“We've come across all these applications for sentiment analysis that had to judge how people are feeling and so that's important in mental health applications,” Shukla told Fierce Healthcare. “We can recognize the words that lead to you putting up a message saying, 'If you are feeling you need immediate help, please call the suicide prevention health hotline.'”

The chatbot shows its greatest advantage in performing triage informed by machine learning, Shukla said, and can direct patients toward the right provider, saving patient and doctor time and reducing frustration. 

She used the example of an urgent care partner who reported 18,000 conversations moving through’s technology in the first three days after implementation. That provided the bot with more information to learn about the specific population accessing that provider’s website, what those patients tend to look for, what words they use and how they sound when they use them. uses sentiment analysis to see what is beyond a patient’s words, which sends them to the right provider and then gives that provider insights into a patient’s mental status. Shukla says that beyond triage, the use of AI technology is limited and potentially dangerous in the sensitive behavioral health space. But having a patient shuffled through a long, analog intake process when they need immediate care is also risky, she noted.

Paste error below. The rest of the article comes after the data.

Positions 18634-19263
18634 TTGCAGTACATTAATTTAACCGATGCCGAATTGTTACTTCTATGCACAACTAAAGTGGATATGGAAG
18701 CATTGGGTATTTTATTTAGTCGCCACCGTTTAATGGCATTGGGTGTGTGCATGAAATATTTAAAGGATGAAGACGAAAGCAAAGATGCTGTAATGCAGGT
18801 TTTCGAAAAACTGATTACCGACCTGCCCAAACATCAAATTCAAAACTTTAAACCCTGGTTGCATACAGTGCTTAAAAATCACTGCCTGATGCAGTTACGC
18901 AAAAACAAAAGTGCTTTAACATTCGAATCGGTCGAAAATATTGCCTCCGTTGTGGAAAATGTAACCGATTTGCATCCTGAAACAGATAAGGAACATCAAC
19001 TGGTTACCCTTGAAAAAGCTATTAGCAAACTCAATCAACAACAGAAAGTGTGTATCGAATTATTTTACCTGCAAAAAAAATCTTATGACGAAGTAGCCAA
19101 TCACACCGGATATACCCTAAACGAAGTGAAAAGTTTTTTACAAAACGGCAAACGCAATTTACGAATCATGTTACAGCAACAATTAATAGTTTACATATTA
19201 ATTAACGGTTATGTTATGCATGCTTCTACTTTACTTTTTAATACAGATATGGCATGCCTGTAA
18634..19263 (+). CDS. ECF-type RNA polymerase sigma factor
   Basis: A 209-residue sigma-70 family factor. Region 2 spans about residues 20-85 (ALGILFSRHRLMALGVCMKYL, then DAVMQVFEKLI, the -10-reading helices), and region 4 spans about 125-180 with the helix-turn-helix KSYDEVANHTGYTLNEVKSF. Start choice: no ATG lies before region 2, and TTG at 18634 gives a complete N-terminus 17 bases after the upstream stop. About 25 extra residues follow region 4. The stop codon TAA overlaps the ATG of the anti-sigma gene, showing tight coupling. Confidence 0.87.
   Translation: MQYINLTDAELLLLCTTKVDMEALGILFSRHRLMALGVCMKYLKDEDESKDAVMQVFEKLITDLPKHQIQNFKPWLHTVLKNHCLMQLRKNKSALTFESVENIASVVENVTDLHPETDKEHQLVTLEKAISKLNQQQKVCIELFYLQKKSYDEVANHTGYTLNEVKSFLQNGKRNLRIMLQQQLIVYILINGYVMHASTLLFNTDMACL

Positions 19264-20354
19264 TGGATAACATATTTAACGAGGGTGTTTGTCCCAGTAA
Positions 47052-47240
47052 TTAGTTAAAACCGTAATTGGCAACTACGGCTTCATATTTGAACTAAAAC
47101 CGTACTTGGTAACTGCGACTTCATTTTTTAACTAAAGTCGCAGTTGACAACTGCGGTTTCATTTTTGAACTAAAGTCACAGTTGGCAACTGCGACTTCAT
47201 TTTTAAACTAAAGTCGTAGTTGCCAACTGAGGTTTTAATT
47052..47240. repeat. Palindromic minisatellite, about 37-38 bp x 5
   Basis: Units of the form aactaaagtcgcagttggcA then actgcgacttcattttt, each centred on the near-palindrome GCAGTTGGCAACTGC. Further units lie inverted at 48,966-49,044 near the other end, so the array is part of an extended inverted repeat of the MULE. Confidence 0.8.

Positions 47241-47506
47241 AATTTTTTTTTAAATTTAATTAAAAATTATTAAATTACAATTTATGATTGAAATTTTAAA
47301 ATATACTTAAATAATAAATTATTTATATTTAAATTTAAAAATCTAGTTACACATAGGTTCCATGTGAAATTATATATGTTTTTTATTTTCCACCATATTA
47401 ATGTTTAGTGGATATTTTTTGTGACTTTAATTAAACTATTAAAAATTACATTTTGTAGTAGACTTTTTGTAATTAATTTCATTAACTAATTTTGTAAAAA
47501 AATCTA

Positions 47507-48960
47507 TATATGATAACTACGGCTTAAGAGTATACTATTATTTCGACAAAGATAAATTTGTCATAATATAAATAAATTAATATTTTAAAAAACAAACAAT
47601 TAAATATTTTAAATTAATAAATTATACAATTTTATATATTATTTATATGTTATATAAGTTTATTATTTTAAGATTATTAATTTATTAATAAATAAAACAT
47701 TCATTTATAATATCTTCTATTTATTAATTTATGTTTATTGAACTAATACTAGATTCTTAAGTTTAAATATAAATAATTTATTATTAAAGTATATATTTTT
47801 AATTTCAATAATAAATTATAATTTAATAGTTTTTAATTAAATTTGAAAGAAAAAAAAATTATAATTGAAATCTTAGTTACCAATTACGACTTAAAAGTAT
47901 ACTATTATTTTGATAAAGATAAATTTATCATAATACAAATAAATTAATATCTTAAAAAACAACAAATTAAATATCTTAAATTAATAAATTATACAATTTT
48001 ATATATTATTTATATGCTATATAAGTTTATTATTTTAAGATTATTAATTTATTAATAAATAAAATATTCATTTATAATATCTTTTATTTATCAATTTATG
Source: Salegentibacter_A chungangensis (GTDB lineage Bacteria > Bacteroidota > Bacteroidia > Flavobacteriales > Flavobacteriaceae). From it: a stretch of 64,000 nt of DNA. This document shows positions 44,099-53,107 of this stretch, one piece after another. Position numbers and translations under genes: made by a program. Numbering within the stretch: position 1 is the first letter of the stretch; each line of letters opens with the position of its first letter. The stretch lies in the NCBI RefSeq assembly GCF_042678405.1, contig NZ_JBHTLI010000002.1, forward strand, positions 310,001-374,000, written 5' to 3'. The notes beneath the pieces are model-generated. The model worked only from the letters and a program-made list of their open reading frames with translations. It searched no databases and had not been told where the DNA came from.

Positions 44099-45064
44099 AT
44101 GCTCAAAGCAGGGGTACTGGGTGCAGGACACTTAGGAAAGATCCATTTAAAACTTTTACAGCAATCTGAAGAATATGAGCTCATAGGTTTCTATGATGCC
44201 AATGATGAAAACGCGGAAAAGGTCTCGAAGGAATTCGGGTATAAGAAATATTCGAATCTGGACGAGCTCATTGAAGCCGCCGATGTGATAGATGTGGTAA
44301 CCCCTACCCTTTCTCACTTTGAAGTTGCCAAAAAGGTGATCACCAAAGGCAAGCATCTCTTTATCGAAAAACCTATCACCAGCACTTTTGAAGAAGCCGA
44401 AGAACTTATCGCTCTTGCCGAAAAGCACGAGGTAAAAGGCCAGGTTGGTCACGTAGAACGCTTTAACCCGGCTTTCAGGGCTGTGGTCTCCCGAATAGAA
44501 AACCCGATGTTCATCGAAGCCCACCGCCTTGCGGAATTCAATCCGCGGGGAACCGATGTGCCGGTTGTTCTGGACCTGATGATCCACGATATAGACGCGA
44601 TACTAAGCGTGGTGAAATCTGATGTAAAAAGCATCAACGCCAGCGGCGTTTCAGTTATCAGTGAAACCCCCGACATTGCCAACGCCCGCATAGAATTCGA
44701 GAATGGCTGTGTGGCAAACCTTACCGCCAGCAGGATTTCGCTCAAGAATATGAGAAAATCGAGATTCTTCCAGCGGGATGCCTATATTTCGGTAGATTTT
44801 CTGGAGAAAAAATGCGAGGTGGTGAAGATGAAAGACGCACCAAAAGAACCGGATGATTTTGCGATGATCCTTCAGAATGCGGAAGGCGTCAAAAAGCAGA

“AI and humans working together is the right combination for many situations,” Shukla said. “We analyze the sentiment. If we get a dangerous signal, we flash the messages to call someone, or we just transfer them over with their permission and so now there’s a human being on the other end.” Depending on the time of day, that human may be in a hotline call center, or they may be a clinician.